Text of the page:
In 2016, charcoal grill restaurant Oz Urfa won the Best World Cuisine Restaurant Award at the Taste Wales award. Just months later, chef and owner Faruk Yavuzel was giving deportation orders from UKBA. In a sign of solidarity, local residents organised a solidarity dinner, packed out the restaurant and helped to organise a campaign to raise awareness of Faruk’s case. Faruk was given leave to remain that year, but the restaurant still closed and has re-opened on Whitchurch Road, around a mile and a half away from the original site.

As so often happens, the processes that are expelling communities of colour from City Road are creeping rather than explicit, making them hard to detect unless you’re at the blunt end.  As this continues it’s likely that the gentrification of City Road will be the frontline for Wales’ discussions on race and inequality.

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Yasmin Begum is a 20-something graduate from the School of Oriental and African Studies. She enjoys reading and writing.

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One thought on “Cardiff’s historically BAME area is being gentrified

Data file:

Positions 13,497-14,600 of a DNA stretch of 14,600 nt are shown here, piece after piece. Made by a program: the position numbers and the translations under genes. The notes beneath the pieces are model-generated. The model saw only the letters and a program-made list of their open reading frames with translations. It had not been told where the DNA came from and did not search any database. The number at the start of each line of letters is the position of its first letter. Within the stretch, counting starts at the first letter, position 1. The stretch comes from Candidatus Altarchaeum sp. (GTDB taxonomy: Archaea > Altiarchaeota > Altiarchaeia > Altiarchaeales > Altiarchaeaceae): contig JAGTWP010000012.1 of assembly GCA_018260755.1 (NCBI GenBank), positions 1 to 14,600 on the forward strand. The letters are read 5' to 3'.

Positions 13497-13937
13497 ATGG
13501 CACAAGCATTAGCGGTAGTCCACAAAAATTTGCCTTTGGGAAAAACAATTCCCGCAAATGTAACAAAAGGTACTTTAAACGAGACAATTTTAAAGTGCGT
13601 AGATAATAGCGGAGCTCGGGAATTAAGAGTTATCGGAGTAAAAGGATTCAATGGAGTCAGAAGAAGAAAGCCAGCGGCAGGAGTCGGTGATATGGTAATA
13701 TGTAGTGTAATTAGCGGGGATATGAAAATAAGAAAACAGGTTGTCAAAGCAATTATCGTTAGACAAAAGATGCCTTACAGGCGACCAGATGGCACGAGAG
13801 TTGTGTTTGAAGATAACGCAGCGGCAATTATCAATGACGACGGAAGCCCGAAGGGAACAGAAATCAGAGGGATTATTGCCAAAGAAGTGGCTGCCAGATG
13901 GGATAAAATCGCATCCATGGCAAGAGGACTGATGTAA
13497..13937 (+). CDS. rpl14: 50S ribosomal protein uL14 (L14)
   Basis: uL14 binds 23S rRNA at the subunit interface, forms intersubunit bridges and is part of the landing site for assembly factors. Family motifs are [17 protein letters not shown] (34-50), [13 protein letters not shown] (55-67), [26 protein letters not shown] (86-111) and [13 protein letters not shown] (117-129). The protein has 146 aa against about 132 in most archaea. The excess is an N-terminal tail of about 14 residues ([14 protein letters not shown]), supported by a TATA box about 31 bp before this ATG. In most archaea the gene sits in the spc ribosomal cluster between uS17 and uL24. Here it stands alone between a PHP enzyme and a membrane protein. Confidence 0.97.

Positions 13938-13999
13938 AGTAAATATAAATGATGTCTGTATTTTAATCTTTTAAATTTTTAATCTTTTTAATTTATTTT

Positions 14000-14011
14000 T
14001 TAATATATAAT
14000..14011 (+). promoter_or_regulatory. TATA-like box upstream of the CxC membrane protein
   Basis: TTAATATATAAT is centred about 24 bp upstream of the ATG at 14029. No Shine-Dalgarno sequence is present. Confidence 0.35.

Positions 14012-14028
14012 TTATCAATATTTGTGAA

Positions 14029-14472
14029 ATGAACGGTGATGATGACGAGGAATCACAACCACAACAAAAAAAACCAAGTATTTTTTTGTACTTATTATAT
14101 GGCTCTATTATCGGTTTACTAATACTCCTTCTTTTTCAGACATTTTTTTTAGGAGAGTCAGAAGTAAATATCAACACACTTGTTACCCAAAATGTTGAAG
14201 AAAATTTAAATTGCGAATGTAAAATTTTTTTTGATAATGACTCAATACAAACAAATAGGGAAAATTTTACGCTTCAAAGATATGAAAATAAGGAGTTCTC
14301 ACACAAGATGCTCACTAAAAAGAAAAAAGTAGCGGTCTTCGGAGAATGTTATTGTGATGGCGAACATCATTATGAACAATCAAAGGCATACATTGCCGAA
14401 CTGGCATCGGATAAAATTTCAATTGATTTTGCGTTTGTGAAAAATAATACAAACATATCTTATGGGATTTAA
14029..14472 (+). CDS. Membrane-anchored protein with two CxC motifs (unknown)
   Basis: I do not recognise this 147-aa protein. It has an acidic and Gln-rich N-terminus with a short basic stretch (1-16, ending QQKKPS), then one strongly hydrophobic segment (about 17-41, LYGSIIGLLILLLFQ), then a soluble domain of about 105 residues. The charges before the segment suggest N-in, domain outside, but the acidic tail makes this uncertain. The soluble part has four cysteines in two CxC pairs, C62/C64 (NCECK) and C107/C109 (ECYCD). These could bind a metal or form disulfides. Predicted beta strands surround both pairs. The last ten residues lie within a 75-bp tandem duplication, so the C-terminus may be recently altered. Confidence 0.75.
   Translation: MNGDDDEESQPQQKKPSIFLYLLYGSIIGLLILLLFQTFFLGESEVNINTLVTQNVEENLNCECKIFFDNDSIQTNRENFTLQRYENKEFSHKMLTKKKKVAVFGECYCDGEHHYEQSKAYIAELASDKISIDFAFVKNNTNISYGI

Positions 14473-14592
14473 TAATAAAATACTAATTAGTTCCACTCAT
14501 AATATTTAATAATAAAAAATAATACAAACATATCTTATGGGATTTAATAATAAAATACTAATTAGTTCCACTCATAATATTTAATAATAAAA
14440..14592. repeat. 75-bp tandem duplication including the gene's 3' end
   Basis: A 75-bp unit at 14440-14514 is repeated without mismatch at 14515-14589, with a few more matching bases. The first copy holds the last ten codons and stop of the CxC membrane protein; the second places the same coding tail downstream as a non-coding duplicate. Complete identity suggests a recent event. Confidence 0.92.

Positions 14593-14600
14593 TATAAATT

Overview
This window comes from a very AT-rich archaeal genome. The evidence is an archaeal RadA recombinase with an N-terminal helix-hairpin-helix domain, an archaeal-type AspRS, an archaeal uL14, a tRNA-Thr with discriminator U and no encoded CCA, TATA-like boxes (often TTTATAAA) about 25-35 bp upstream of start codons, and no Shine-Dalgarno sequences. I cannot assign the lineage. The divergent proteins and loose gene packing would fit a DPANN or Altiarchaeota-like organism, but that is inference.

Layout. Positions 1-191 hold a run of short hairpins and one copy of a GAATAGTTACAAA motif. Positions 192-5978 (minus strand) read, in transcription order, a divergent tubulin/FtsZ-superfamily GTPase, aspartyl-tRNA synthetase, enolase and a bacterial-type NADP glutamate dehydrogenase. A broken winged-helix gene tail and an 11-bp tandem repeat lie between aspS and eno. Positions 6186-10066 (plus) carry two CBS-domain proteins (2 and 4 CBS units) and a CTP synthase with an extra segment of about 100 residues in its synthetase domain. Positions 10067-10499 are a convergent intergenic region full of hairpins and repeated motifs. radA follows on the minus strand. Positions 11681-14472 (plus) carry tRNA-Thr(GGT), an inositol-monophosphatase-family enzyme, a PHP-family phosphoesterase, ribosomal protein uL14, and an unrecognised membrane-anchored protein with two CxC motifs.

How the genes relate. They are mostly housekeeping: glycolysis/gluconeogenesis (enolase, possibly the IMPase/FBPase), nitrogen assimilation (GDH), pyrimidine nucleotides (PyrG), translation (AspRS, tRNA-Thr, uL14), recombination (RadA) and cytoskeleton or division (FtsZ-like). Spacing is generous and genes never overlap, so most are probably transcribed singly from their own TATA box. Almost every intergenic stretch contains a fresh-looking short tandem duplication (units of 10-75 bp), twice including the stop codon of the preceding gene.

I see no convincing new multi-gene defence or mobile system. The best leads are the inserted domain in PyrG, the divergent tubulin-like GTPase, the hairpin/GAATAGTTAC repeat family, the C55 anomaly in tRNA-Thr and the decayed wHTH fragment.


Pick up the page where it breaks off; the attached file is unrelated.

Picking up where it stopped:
1. Firstly I’m quite surprised that there aren’t any other comments on this piece. As someone who lives in the general area I have similar concerns to the writer about ‘gentrification’. I love living in this area, partially because it’s a nice place to live generally but also because it is so ethnically diverse with little friction due to that. That says an awful lot about an area. There is creeping gentrificaction, and I’m concerned because I live in social housing that is located on one of the more desirable streets in Plasnewydd, which, since I took up residence has seen itself denoted as a conservation area, the ultimate badge of gentrified desireability. I’m worried how long it will be before my social landlord starts to think in terms of capitalising on the asset value of my home, forcing us the tenants out and relocating us to less desirable areas of the city. All I can say on that, should my social landlord decide on such a policy, that they will be in for a very long and protracted negotiation that will cost them an awful lot of money!